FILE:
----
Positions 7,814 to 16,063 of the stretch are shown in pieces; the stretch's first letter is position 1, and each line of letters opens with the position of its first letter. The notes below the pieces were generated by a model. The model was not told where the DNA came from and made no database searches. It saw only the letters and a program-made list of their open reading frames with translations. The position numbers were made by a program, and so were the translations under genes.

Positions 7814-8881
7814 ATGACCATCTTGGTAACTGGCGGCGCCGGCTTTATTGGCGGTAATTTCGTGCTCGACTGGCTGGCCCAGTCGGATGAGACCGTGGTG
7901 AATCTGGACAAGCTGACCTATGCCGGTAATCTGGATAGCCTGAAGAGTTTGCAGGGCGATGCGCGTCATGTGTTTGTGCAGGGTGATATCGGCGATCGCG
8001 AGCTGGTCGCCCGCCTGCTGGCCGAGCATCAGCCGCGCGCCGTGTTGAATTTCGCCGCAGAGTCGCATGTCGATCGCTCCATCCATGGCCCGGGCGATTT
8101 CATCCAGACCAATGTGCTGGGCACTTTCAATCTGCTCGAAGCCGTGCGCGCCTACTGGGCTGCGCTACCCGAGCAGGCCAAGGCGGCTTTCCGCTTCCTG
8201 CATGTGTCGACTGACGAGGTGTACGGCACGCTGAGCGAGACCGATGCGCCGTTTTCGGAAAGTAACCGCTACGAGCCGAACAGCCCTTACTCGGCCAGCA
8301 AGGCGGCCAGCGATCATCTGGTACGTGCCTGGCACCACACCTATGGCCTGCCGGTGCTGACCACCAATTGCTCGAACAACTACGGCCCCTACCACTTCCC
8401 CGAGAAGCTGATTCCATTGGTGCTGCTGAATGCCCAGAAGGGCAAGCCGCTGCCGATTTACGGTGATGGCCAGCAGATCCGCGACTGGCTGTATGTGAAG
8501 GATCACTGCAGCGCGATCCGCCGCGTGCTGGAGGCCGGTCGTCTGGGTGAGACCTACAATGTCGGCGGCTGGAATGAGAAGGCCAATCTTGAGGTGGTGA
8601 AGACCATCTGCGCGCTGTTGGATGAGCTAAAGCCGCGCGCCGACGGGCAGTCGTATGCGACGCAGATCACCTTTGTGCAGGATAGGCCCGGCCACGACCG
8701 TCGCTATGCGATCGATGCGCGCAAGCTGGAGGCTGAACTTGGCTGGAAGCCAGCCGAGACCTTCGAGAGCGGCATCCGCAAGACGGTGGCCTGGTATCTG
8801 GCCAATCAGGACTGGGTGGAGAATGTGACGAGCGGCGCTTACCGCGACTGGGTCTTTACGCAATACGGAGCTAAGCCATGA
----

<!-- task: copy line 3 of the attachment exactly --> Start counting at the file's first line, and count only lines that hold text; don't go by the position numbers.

7814 ATGACCATCTTGGTAACTGGCGGCGCCGGCTTTATTGGCGGTAATTTCGTGCTCGACTGGCTGGCCCAGTCGGATGAGACCGTGGTG